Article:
Johannesburg: A 16-year-old Indian-origin South African teen has won a USD 50,000 scholarship at the annual Google Science Fair in the US for using orange peel to develop a cheaper “super-absorbent material” that helps soil retain water.
Kiara Nirghin, a Grade 11 student at private school St Martin’s, submitted her project titled ‘No More Thirsty Crops’ which was aimed at alleviating the severe drought plaguing South Africa.
Her solution to the problem of drought uses the peels from orange and avocado fruits, which were normally discarded. The Google Science Fair is a programme for any budding scientists between the ages of 13 to 18, who are invited to solve world’s biggest challenges using science and technology.
“I have always had a great love for chemistry since I was young. I vividly remember at the age of seven experimenting with vinegar and baking soda solutions in plastic cups,” Nirghin said in her submission, in which she cited a renowned Indian scientist as her greatest inspiration.
“M S Swaminathan, has always been an inspiration of mine as he truly believed in the necessary movement of not only India but the whole world towards sustainable agricultural development,” she said.
“I hope to one day become a scientist specialising in agricultural science and also become a molecular gastronomist,” she added.
Nirghin explained how she had found an alternative in the fruit peels to super-absorbent polymers (SAPs), which absorb and carry about 300 times its weight in liquid relative to their own mass.
“These SAPs are not biodegradable, costly and full of acrylic acid, sodium hydroxide and other chemicals. During more research in the topic, I found that natural occurring polymers exist in most citrus fruits,” Nirghin said.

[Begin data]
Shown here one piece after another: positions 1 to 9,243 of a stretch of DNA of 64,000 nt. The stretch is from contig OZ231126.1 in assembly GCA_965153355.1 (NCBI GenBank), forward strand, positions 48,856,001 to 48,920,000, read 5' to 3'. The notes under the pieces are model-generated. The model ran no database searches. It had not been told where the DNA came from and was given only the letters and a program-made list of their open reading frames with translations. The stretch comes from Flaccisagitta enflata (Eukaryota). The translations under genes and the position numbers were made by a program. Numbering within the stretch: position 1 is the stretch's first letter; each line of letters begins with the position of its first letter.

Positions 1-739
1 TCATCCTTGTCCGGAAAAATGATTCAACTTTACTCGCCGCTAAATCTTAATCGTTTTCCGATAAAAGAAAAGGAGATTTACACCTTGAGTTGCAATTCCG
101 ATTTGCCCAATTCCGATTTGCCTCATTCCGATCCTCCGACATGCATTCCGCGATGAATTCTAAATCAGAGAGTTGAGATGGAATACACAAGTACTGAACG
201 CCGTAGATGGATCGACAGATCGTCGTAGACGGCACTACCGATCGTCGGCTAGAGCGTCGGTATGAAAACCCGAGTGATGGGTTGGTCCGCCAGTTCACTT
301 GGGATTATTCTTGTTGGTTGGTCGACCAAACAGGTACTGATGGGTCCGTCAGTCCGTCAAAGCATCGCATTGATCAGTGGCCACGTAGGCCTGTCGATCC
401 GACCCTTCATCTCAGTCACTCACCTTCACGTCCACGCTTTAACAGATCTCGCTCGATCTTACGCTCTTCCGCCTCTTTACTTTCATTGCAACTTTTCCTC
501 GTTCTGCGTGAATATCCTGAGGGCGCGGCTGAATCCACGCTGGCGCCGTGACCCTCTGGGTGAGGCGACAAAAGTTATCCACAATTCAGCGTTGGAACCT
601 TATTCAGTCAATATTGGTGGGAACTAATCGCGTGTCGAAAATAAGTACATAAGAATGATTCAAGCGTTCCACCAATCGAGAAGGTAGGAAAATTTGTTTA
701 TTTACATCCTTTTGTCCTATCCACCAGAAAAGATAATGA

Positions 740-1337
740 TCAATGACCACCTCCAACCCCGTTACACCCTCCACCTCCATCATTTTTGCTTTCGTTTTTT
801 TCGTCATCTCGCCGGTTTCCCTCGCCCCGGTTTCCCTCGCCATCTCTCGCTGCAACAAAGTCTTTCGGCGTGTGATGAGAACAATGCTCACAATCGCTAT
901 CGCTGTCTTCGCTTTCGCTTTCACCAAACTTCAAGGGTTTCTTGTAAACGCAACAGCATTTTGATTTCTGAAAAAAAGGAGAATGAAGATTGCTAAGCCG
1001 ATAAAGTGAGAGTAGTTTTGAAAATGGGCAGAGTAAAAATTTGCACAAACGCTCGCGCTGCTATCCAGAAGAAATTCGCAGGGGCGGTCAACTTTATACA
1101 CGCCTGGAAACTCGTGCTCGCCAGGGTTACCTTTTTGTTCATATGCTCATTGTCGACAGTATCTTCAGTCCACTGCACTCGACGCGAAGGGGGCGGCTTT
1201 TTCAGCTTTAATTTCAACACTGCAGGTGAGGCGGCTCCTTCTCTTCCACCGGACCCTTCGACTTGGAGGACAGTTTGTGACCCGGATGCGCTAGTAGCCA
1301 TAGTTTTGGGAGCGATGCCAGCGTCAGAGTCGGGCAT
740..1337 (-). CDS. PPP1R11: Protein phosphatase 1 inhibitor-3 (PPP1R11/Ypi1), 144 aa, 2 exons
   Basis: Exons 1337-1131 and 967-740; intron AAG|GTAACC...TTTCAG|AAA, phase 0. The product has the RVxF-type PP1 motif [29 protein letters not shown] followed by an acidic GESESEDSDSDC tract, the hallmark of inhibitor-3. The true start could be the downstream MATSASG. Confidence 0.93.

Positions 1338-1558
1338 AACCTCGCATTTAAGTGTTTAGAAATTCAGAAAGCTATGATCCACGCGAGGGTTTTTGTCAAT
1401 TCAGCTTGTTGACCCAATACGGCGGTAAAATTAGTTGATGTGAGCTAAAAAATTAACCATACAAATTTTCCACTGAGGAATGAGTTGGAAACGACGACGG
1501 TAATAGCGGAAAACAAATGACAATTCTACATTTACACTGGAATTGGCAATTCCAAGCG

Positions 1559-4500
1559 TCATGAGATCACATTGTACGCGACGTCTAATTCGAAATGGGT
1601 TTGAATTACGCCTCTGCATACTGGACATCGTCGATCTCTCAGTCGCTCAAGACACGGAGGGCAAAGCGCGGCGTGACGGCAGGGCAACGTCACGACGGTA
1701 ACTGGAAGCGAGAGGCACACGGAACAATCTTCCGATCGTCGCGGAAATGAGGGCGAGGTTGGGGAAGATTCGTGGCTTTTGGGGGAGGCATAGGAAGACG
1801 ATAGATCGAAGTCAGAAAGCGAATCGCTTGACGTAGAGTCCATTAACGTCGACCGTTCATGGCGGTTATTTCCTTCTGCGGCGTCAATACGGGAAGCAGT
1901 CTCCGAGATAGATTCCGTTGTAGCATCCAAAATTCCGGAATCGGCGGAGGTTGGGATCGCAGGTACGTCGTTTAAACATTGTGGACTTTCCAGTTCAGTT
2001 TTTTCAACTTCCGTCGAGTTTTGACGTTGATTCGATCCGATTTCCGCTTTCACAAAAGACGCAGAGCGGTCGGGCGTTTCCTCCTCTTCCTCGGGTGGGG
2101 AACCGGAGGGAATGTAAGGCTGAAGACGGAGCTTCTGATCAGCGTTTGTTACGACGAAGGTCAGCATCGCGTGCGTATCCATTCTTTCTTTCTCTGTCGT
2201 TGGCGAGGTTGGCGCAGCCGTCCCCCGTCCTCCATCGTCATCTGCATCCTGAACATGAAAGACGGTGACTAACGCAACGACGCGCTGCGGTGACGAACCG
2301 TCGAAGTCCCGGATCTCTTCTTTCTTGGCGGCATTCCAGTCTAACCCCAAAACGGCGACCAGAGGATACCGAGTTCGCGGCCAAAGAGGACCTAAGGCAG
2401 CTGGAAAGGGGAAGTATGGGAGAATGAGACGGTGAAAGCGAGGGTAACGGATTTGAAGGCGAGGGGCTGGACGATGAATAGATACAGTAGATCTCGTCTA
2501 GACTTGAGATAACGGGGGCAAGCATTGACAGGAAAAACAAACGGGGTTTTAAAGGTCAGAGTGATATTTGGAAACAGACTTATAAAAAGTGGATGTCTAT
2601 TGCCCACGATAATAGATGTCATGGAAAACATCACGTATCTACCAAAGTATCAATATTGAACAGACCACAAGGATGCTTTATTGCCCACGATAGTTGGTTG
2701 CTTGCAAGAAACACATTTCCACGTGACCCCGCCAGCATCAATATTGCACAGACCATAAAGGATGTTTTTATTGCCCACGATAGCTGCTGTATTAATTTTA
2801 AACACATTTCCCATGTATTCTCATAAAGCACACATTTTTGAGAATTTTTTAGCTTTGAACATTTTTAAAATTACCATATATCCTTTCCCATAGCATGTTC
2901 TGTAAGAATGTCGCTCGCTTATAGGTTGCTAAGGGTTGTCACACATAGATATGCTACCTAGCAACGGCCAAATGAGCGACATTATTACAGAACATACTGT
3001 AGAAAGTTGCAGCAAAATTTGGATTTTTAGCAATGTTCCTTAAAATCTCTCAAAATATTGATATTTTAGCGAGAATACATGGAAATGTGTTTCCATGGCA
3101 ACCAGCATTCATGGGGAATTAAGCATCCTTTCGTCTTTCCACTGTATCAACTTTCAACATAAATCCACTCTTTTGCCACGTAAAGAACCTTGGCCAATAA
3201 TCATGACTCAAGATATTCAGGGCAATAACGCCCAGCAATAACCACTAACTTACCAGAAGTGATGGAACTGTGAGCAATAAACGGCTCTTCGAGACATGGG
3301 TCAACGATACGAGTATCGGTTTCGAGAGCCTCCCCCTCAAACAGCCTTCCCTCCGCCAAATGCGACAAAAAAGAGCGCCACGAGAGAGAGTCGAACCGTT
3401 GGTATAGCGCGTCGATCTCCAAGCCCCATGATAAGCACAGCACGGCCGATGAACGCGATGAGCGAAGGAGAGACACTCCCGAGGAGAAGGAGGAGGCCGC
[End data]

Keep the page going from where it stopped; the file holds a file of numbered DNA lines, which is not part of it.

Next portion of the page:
After 45 days of experimentation, Nirghin was successful in creating a low-cost super-absorbent polymer, made out of waste products found in the juice manufacturing industry, that is biodegradable, can retain large amounts of water, keep soil moist and improve crop growth without regular water supplements.
“The only resources involved in the creation of the ‘orange peel mixture’ were electricity and time, with no special equipment or materials required,” she said.
Nirghin’s discovery has huge financial implications for agriculture, as her creation could retail at USD 30 to USD 60 per metric tonne, as compared to the USD 2,000 plus costs of SAPs.
The young scientist is convinced that her mixture will help assist farmers in agricultural drought disaster areas, where food security could increase by 73 per cent.
Now Nirghin has set her sights on using orange peel SAP in experiments testing water filtration and oil removal from water.
“I would also like to make large amounts of orange peel SAP and apply it to crops such as maize and wheat in poorer communities in South Africa,” she added.